Couchsurfing: how to

In the words of someone who commented on this post: “This extreme sport deserves more attention!”

Couchsurfing is probably the travel topic I get asked about most frequently and I’ve decided to answer all of your questions in one place. And yes, that is supposed to be a surfing pose in the cover photo. So, without further ado, I give you my complete “how to” guide to couchsurfing:

What is Couchsurfing?

Couchsurfing is literally what the name says: you get to sleep on a stranger’s couch for free, i.e. “surf” the world from couch to couch. In its essence it is a social networking service, connecting travellers across the world with hosts who are willing to offer them a place to sleep. It is accessible through the website www.couchsurfing.com and the corresponding mobile app, where you can join the community and get in touch with potential hosts.

It is free:

Couchsurfing is fully based on sharing and gift economy, so hosts are not allowed to charge for accommodation and you can sign up on the website and create your profile for free (update as of 2020: there’s now a nominal fee for joining couchsurfing, hopefully they’ll change it back to being free after the effect of the pandemic wears off – other free alternatives can be found online, but I haven’t tried them out yet). However, if you want to have your profile verified via your mobile phone, credit card or personal ID to prove that you’re a real person, there is a fee of about 50 euros. They recently changed policy, so you only need to pay it once and you are a verified member for life. It is certainly advisable to do so, because it makes you seem more serious and trustworthy to potential hosts.

How it works:

After you make a profile on the website, you can look for registered hosts and send them a message request to stay with them, based on their profile. If they like your request, they will accept it. Then you get to confirm it again and iron out the practical details of where to go and how to get there with your host. The hosts will take you in because they enjoy having guests at home, so you can usually expect to get to know them and hang out with them. Some of them will take you out sightseeing or partying in the evening, depending on how busy they are with their own lives, but most all of them will make sure you’ll feel welcome. Every profile also has a references section, where people leave feedback on the members they’ve met to ensure a safe and self-regulating community.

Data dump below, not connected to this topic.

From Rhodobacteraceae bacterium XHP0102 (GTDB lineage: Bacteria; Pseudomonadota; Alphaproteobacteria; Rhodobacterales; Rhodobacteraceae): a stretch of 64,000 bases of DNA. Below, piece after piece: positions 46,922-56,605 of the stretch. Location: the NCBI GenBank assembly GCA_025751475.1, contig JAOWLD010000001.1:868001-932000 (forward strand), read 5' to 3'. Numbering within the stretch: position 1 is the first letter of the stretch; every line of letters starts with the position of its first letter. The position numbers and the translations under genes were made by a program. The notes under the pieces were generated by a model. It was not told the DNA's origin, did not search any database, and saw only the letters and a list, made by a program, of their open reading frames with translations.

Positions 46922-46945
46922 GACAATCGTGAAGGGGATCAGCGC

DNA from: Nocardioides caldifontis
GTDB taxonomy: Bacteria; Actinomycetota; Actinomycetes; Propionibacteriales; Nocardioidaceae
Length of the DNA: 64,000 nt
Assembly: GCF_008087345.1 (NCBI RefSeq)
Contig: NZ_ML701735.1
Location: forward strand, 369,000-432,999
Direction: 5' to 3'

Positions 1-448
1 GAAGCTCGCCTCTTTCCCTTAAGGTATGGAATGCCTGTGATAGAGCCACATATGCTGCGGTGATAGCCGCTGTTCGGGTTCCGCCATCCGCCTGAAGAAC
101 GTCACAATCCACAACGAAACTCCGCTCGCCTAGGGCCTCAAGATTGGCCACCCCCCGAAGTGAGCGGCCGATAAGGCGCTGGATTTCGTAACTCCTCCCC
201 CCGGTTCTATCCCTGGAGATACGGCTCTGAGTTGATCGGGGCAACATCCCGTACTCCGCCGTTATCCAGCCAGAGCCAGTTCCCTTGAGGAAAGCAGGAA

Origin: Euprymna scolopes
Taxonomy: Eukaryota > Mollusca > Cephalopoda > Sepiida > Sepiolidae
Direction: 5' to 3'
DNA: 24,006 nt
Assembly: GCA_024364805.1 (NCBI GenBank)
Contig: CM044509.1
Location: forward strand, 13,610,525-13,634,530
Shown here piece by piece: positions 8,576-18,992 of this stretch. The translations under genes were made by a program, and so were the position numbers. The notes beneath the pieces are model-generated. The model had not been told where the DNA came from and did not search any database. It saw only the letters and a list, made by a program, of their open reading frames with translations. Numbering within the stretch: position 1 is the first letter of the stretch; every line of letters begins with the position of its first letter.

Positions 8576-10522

Things to know:

You’ll be staying at someone’s home, so don’t expect it to be like a hotel. It will not always be perfectly clean or warm enough for your tastes, you might sleep on a rickety old couch or in a bedroom fit for a queen, so you’re never quite sure what you’re going to get. The hosts describe the important stuff about their homes in their profile section, but it’s still a bit of a gamble. Same goes for the hosts, even if their profile seems like you could be the best of friends, sometimes it just doesn’t click and might feel awkward until you leave. You should also be prepared to get up early and adapt your schedule to the daily life of your hosts, as they might need to go to work and won’t want to live you alone in their home. I’ve had people give me their spare keys on the first day when I arrived and I’ve also gotten up at 6 am to spare them the trouble, so just be flexible and patient.

Here’s me with the friend that got me into couchsurfing, at karaoke in a bar in Canberra, Australia.

Getting started:

First you’ll need a good personal profile: try to introduce yourself in such a way that a stranger would want to hang out with you. Yes, I know it sounds a bit awkward, but keep in mind that the hosts will invite you into their home, so they’d like to know as much as possible about you. Write a bit about what you do in life and what you’re passionate about, what you like and where your interests lie etc. Make sure to include some photos of yourself and some quirky fun facts, which set you apart from everyone else. Couchsurfing has a default profile template, which will help guide you and you can have a look at my profile as an example here.

Additionally, make sure someone you trust always knows where you’re going and where you are. The Couchsurfing website will ask you for an emergency contact and it’s good to have one on your own, because accidents and crime do happen. I usually tell my boyfriend and sometimes my family members where I’m heading next, but I make sure that at least one of them knows the name of the person I’m going to be staying with and that they are expecting me to check in at some point during the day (I usually update my people about my travels when I’m getting ready to sleep, even just a short message of “everything is fine” will do the job).

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